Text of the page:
The Government intends to grant the FCA supervision and enforcement powers over MLR registered cryptoasset businesses relying on the new bespoke exemption. They will take robust action where they see firms promoting cryptoassets to UK consumers in breach of the requirements of the financial promotions regime. This may include, but it is not limited to, take downs of websites that are in breach, issuing public warnings and enforcement action.

Expectations for cryptoasset businesses applying for Money Laundering registration

As set out in Regulations 8 and 9 of the MLRs, cryptoasset businesses must register with the FCA if they are carrying on certain cryptoasset activities. Cryptoasset businesses are within scope of the MLRs if they provide, by way of business, one or more of the services described in Regulation 14A and this business is carried on in the United Kingdom. More details are available on when firms need to register with the FCA.

Cryptoasset businesses and any person who is an officer, manager and beneficial owner in the business, will be subject to the fit and proper requirements under Regulation 58A of the MLRs. The FCA will take into account all relevant matters when assessing fitness and propriety, including the businesses’ financial promotions. As part of the fitness and propriety assessment the FCA need to consider whether a cryptoasset business and any officer, manager or beneficial owner has acted and may be expected to act with probity.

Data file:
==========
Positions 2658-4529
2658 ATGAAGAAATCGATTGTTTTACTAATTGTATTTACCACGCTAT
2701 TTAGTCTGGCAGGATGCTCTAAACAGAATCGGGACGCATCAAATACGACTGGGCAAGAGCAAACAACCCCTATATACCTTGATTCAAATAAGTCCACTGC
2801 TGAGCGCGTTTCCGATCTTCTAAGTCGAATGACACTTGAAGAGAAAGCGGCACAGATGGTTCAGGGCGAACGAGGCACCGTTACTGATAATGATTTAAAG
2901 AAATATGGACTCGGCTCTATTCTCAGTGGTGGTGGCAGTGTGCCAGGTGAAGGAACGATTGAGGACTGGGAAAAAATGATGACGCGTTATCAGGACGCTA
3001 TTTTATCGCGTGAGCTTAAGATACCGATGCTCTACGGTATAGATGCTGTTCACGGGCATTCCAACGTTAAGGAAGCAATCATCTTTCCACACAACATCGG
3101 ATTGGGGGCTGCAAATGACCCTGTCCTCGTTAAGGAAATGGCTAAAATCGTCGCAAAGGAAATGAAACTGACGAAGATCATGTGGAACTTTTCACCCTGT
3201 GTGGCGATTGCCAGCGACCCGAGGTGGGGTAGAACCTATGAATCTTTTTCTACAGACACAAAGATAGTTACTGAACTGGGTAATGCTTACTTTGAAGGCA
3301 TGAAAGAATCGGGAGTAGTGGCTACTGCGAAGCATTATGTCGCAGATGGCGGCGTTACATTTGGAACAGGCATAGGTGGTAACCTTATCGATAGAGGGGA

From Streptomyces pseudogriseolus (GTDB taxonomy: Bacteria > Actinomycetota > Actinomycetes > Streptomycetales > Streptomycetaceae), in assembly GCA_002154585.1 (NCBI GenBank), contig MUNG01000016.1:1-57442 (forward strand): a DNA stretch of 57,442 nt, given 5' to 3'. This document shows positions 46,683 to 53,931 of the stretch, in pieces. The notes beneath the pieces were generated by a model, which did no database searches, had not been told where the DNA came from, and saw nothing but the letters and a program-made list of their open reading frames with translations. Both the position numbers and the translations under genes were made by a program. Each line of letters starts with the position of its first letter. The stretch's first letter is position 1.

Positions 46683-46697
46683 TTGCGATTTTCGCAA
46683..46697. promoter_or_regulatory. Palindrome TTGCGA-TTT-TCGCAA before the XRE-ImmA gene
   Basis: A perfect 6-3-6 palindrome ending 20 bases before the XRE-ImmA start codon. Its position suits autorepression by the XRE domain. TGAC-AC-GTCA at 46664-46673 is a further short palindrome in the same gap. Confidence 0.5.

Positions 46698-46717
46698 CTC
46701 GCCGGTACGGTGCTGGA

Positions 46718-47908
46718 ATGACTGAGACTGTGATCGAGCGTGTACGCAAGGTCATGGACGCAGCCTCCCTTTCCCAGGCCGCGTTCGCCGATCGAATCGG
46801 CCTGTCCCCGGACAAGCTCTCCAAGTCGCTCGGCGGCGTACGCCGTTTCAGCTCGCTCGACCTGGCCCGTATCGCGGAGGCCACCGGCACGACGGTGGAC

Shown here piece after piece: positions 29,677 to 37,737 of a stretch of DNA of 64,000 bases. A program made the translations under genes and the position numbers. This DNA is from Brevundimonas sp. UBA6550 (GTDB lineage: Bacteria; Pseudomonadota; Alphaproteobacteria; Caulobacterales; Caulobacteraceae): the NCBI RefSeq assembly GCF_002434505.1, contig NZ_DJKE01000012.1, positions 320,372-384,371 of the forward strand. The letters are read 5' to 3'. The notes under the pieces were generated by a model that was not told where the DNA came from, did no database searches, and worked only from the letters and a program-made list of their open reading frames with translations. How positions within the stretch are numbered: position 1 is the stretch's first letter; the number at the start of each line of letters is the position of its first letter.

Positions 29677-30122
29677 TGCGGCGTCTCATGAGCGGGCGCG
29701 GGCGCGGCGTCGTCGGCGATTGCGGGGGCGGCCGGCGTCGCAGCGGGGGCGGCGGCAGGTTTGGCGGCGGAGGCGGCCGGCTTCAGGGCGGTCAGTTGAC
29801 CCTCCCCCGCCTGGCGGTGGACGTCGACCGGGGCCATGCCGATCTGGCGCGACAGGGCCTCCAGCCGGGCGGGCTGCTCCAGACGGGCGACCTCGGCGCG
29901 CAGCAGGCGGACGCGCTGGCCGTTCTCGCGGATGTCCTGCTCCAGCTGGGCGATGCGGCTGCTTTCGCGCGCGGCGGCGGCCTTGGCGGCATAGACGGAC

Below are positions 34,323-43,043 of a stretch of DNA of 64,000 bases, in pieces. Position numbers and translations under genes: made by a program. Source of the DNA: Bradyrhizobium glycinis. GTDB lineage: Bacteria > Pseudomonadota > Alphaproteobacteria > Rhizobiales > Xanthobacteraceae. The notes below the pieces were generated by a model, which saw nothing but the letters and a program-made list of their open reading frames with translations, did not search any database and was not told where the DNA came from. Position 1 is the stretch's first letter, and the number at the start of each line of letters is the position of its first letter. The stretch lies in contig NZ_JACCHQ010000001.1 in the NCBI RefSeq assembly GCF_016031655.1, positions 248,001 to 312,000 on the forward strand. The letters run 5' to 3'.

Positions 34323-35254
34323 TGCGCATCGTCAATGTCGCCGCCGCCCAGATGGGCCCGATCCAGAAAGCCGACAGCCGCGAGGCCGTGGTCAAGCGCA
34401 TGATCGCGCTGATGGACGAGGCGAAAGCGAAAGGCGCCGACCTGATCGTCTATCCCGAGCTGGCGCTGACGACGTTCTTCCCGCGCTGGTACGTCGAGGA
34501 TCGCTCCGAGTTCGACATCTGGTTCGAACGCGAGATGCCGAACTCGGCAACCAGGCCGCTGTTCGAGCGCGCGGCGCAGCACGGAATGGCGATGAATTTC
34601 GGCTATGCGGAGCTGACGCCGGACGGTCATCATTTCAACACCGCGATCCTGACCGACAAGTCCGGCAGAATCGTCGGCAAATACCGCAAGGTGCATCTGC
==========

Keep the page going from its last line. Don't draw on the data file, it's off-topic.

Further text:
The FCA expect cryptoasset businesses to be ready, willing and organised at the point of their application. This includes having a bona fide UK presence as per Regulations 8 and 9. The applicant should be able to demonstrate they understand the Regulations and evidence compliance with the requirements set out in the MLRs. Applicants will find Chapter 22 of The Joint Money Laundering Steering Group guidance helpful.

The FCA website provides help with the registration process. They have included a page providing feedback on good and poor quality applications that they have received since the MLRs came into force in January 2020.

Cryptoasset businesses that are already registered under the MLRs will be able to communicate their own financial promotions for cryptoassets, subject to complying with the conditions of the exemption and the relevant FCA rules. They will not have to apply for any further permissions to communicate their own promotions.

 

Source: FCA